A new study out of the University of Michigan has renewed interest in understanding near-death experiences. The study was entitled “Surge of neurophysiological coherence and connectivity in the dying brain” and published July 2013 online on Proceedings of the National Academy of Sciences of the United States of America (pnas.org).
The experiences of heart attack sufferers prompted the study into observing the activity of the brain when deprived of oxygen and glucose, as it would experience during this kind of event. The group took laboratory rats and monitored their brain activity throughout the process of inducing both heart attacks and asphyxiation.
What they found in both cases was an increase, not a decrease, of electrical activity in the rat brain within 30 seconds after the event. According to the the study, “the gamma oscillations during cardiac arrest were global and highly coherent;” indicating highly organized functioning of the brain.
Jimo Borjigin, an author of the study, said she hopes her team’s latest study “will form the foundation for future human studies investigating mental experience occurring in the dying brain, including seeing light during cardiac arrest.” *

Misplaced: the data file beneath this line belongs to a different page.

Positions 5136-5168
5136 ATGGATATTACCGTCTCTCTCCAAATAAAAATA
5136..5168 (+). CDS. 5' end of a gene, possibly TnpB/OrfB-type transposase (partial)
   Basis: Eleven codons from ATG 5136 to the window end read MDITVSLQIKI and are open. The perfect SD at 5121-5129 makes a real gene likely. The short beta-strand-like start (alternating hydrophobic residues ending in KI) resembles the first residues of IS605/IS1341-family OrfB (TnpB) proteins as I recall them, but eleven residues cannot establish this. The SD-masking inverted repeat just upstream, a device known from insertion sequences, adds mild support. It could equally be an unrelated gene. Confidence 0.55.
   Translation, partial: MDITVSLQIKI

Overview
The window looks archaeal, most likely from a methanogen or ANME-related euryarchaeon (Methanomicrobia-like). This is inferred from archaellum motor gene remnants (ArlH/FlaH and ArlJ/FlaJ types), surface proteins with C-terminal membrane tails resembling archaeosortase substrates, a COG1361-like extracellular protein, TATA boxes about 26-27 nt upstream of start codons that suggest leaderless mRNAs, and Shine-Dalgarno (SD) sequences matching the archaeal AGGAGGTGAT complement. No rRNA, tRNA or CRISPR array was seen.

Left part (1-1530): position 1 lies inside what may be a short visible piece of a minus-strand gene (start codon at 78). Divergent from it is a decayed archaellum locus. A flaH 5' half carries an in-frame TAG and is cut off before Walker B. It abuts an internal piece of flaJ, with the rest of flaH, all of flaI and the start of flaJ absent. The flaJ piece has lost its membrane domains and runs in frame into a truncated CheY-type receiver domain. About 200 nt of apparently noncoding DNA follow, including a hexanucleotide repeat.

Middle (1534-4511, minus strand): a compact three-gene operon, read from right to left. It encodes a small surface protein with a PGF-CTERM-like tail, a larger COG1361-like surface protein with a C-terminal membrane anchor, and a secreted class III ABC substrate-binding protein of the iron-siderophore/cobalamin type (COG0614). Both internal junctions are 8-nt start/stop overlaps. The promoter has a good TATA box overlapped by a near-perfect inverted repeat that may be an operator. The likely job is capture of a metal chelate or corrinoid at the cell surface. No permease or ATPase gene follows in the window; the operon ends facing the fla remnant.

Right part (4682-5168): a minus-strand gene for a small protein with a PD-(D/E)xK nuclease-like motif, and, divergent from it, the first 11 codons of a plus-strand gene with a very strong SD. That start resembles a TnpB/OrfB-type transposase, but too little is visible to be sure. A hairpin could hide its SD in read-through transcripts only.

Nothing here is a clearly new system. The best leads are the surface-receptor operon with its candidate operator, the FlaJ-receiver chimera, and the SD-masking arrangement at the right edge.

While this is, indeed, interesting news, it is hardly the missing scientific link proving, or disproving, near-death experiences.
Anders Sandberg, a research fellow at Oxford University said about the study, “EEG tells us things about the brain’s activity a bit like listening to traffic noise tells you what is going on in a city. It is certainly informative, but also an average of a lot of individual interactions.”
This study, however, is just one of many scientific inquiries that has been made into the understanding of near-death experiences. The most promising, and perhaps one of the least known studies has been by Dr. Rick Strassman, author of DMT: The Spirit Molecule. *
Dimethyltryptamine (DMT) is a naturally occurring psychedelic compound of the tryptamine family. DMT is present everywhere, such as plants and in mammals, as it is a naturally occurring neurotransmitter similar in structure to serotonin.
There is evidence that shows that DMT is not only related to near-death experiences, but to dreaming as well.
According to research done by Dr. Narayanan Ning Juan, DMT is produced by the pineal gland when we are asleep. It is typically secreted in small quantities during REM sleep. Which may be a reason we have such vivid dreams during that phase of sleep.
However, prior to death, it is secreted in large quantities which causes hallucinations, explaining what many people have experienced. This may be, perhaps, a more accurate picture as to why there is a continuity of experience between these highly individual events.
Perhaps the electrical activity of a brain deprived of oxygen and glucose during heart attack or asphyxiation, is another indication of the work of DMT as the brain becomes flooded with this particular neurotransmitter. Yet, until more detailed work is done with human brains during this process, it is an untested hypothesis, albeit with some promise in understanding near-death experiences in this new study.
By Iam Bloom